Blue-winged Teals often eat in circles, almost like a choreographed dance of vacuum cleaners. There was plenty of duckweed to go around on this day and the wind was keeping it concentrated in one side of the pond, keeping the ducks near the walking path.
The duck’s movements leaves trails in the duckweed, indistinguishable from a path made by an underwater Alligator.
These three female Teals stayed in a row for quite awhile, perhaps because there is safety in numbers.
When the light hits them just right the iridescence on the males’ heads is quite pretty.
A few Gadwalls have been hanging out at Ravenswood Pond for the winter. They have been pretty quick to move to the middle or far side of the pond if they sense any human activity. On this day this small group took their time passing by me.
They will be heading out soon on their spring migration.
This scene is looking the length of this rectangular, man-made pond. The “skinny tree” I sometimes mention is hosting a Great Blue Heron and can be made out on the right.
There is duck weed all around the pond and some other bright green pond vegetation has thrived on the right-hand side.
This pair of Mottled Ducks was swimming in and out of patches of late afternoon sun on a shallow pond.
I stopped at a bench at the edge of the pond and they watched me as I watched them.
Baily Tract, Ding Darling National Wildlife Refuge, Florida
January 6, 2020
I used the Merlin App to identify these as Mottled Ducks. Further reading at Cornell’s All About Birds:
It’s reminiscent of a female Mallard or an American Black Duck, but this is the closely related Mottled Duck. They’re so closely related that hybridization, especially with Mallards, poses a real threat to the Mottled Duck’s future.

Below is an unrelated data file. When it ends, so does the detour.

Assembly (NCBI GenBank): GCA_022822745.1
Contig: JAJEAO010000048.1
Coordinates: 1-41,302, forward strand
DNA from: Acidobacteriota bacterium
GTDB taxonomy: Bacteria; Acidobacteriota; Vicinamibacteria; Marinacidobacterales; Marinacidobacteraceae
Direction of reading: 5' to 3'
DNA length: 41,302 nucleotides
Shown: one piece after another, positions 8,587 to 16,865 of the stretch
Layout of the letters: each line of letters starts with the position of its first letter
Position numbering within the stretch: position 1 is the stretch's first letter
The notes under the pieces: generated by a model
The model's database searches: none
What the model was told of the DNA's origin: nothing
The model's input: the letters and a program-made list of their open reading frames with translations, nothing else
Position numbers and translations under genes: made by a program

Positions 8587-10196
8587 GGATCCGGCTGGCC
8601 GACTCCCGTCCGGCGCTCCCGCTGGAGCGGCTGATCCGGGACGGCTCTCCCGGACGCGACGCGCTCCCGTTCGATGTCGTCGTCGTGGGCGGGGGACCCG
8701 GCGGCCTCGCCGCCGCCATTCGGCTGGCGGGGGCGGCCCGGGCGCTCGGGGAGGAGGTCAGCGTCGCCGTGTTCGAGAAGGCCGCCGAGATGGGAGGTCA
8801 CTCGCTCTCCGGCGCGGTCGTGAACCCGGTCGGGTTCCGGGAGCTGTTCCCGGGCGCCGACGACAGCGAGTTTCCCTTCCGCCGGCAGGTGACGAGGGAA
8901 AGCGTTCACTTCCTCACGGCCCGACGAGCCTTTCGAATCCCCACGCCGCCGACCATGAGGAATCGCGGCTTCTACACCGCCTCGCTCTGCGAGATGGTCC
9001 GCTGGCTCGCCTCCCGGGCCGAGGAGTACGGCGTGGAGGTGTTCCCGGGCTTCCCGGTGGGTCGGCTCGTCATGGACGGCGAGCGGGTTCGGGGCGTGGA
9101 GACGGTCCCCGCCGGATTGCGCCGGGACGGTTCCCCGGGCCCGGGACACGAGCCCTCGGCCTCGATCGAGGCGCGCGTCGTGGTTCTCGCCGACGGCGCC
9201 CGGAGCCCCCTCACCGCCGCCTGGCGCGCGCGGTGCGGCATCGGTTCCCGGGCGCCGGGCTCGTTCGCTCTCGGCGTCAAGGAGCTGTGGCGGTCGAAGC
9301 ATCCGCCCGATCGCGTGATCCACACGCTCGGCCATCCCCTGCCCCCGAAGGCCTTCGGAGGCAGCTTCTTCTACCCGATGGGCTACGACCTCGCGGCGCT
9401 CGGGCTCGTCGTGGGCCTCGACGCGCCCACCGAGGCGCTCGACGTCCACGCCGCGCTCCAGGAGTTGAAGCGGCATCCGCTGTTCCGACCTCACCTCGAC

In Florida, hybridization with introduced Mallards has produced many so-called “Muddled Ducks,” and care is needed to confirm identification of a “pure” Mottled Duck.
Ducks have been showing up around the various ponds I frequent and I was hoping for some decent in-flight views. The ducks had other ideas this day and kept their flight patterns close to the marsh grass.
A Great Blue Heron was a little more obliging as he winged past me.
Yesterday was the first time I’ve seen more than two or three Wood Ducks together since last spring’s ducklings matured earlier in the summer.
Several were lined up on an Alligator ramp as I approached and a few small groups were paddling around in the pond. They tend to be skittish and their general direction was away from me, but a couple more flew onto the ramp.
I heard a Hawk call in the distance and these two groups and about twenty more that I didn’t even know were there in the tree line along my path flew off in a frenzy. Sadly, no photos of that!
I’ve stopped to watch Black-bellied Whistling Ducks in this marshy area several times this summer. One day last week a few were quite close to the walk way and were less skittish than on previous visits.
Some of the chicks are nearly adult size but are still sticking close to a parent.
This one had been standing on the end of the of the walkway and decided to join the others…
…landing in the short greenery with the family group behind him.